Being John McEnroe

PUBLISHED : Sunday, 31 August, 2003, 12:00am
UPDATED : Sunday, 31 August, 2003, 12:00am

Being John McEnroe by Tim Adams

Yellow Jersey Press $140

Tim Adams describes tennis' two decades since the 1980 Wimbledon final between John McEnroe and Bjorn Borg as one of the most compelling sports stories of our time. He is referring simply to being John McEnroe. This psychoanalysis of the 'Superbrat' backs up his premise astonishingly well. Adams argues that to understand McEnroe - a 'furious Peter Pan' seemingly incapable of growing up - you need to explore his relationship with Borg. So, we're whisked off to that first centre court showdown in London on Sunday, July 5, 1980. It was, as he so vividly explains, an age of innocence, of wooden rackets, of Lady Diana Spencer peering out from beneath her fringe.

Adams brilliantly captures, and pokes fun at, the 'gentle England of Thermos flasks and 'Oh I say'', enticing the reader to smirk at the voyeurism of tennis: 'The faces, the pained expressions, the fleeting glimpses of undergarments of young hopefuls in the ladies' draw.'

And then came McEnroe. Adams suggests that he came to symbolise Britain's emerging yob culture, with the likes of Johnny Rotten, 'who in 1977 had taken to cruising down the Thames to announce, through a megaphone, that Her Majesty was a moron'.

Adams has at his fingertips a journalist's expertise, chalking up one journalist's interview with McEnroe like a baseline rally, while he hand-picks literary references and serves them up like the ripest Wimbledon strawberries. He quotes Guardian journalist Frank Keating in his description of McEnroe as a 'freckled, pouting, Just William'. Referring to his unique service action, he quotes Clive James: 'You have to realise that McEnroe is serving around the corner of an imaginary building. He has a sniper's caution.'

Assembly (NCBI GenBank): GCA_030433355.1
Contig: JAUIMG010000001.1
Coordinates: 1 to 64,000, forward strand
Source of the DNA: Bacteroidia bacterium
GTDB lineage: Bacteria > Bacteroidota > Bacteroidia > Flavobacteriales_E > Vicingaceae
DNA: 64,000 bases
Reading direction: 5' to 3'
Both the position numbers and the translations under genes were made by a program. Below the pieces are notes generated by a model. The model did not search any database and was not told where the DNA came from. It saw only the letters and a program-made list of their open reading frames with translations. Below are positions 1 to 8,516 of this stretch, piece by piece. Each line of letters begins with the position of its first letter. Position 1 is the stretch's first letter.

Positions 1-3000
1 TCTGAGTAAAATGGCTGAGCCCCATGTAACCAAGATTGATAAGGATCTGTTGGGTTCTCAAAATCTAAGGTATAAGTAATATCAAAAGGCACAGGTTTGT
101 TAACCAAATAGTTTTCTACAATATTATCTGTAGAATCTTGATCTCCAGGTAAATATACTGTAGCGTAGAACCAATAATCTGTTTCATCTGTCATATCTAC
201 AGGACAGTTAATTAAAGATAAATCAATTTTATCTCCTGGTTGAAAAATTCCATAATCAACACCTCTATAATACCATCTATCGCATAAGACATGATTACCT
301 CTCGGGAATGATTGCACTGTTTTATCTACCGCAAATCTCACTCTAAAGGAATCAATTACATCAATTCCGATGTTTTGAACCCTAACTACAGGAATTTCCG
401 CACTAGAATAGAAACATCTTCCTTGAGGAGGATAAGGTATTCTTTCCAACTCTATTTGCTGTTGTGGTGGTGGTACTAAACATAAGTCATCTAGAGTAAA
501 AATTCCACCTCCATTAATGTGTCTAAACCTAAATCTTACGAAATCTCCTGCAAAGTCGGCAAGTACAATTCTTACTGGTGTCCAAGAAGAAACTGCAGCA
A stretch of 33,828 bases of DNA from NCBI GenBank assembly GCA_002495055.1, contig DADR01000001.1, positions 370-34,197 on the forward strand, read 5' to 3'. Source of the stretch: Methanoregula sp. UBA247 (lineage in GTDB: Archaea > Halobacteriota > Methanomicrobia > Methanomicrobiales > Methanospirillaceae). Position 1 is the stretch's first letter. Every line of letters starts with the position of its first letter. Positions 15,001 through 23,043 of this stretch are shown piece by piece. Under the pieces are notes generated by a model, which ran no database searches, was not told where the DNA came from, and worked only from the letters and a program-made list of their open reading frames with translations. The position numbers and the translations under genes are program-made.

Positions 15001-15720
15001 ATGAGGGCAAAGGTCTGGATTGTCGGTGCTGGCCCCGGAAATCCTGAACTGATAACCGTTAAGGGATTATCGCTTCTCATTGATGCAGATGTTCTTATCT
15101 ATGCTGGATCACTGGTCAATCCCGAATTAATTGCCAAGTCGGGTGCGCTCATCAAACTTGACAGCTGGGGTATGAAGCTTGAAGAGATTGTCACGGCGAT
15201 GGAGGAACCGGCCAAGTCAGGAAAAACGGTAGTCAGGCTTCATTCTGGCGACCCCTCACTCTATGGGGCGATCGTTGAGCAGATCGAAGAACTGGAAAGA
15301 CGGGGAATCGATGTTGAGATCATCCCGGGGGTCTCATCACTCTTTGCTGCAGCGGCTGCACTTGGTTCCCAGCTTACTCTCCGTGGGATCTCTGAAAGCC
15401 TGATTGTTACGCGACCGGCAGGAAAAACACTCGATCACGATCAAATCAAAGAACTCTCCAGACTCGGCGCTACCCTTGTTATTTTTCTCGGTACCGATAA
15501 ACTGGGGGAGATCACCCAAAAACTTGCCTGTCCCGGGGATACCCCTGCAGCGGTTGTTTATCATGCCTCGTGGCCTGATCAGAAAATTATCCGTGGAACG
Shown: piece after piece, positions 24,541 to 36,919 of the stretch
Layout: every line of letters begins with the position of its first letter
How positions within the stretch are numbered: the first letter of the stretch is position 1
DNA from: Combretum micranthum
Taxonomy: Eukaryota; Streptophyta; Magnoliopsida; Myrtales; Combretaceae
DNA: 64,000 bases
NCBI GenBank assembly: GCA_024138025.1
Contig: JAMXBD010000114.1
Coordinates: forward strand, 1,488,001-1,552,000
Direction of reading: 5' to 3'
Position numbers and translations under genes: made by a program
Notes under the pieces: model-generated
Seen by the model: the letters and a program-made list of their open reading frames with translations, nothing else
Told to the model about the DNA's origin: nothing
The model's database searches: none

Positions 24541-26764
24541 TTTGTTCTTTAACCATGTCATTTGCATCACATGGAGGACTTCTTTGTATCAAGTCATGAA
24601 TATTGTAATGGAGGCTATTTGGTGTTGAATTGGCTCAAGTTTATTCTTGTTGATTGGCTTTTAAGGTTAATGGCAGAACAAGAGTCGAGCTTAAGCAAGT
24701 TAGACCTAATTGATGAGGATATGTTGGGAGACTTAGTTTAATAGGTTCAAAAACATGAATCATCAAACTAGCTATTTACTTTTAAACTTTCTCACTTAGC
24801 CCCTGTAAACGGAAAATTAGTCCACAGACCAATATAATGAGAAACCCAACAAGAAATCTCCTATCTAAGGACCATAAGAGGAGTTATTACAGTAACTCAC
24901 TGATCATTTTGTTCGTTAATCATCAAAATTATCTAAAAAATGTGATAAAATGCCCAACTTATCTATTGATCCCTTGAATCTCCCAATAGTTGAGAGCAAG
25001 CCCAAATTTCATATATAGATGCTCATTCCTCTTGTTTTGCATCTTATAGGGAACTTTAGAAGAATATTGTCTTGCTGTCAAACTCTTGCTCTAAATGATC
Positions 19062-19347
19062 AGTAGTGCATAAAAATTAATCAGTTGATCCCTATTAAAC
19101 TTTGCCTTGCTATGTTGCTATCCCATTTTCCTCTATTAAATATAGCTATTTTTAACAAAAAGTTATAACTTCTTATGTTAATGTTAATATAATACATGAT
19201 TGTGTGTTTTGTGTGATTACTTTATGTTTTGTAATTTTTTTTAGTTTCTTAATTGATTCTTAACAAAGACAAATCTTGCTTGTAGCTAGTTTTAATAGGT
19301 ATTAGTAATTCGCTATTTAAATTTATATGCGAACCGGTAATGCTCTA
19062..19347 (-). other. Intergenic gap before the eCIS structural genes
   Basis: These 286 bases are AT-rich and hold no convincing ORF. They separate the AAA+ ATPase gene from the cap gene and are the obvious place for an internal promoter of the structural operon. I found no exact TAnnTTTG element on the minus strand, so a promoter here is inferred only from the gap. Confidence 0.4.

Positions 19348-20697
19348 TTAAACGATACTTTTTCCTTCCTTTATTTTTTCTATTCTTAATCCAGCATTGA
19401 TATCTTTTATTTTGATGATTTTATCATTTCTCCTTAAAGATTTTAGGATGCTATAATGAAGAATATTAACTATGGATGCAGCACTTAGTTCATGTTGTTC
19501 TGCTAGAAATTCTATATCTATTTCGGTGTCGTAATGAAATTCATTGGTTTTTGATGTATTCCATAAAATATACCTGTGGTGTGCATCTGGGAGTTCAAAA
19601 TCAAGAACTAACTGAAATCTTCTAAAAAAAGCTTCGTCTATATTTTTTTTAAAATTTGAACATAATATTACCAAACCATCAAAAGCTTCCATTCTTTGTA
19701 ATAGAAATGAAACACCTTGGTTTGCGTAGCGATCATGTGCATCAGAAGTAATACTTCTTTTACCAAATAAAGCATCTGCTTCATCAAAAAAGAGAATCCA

And Adams raises his own game when called upon to produce memorable metaphors of his own. Of McEnroe's tantrums, he writes: 'Within seconds of his demons being leashed, he could be back at the service line, while everyone else on court, in particular his opponent, felt like they had been extras in the helicopter scene of Apocalypse Now.' Cue Wagnerian music.

Adams says Borg and McEnroe created the greatest sporting rivalry and contrast in style since Muhammad Ali and George Foreman. If Borg missed a shot, he never went through the 'vanity' of replaying it. McEnroe, of course, was vanity in a headband.

The Wimbledon finals of 1980 and 1981 - the last time Wimbledon was won with a wooden racket - were, Adams suggests, the watershed years of tennis. He notes that in the crowd watching the infantile McEnroe negotiate his nursery years was Phil Knight, who was looking for players to wear his tennis shoes. In 1977 he chose McEnroe to become the face of Nike - and the face of tennis changed forever. The sport became big business, its players office workers.

As Adams says, when Borg left tennis, his life became the mess it had never been. He married a porn star, nearly went bankrupt and overdosed on pills. But when McEnroe stepped away from the lines in 1993, 'he seemed not lost but liberated' - free, finally, to grow up.

In his autobiography, Serious, McEnroe begins: 'I hate alarm clocks. They drive me nuts.' It was the morning of September 11, 2001. The opening leaves readers anticipating an onslaught of his notorious attitude. Sadly, the rest of the book is a fluffed volley - seriously.

It shows that to appreciate the drama queen from Queens is to do so from afar, from the stands, or through a journalist like Adams, whose use of literature and psychology to capture the genius of McEnroe makes this much more than a sports biography.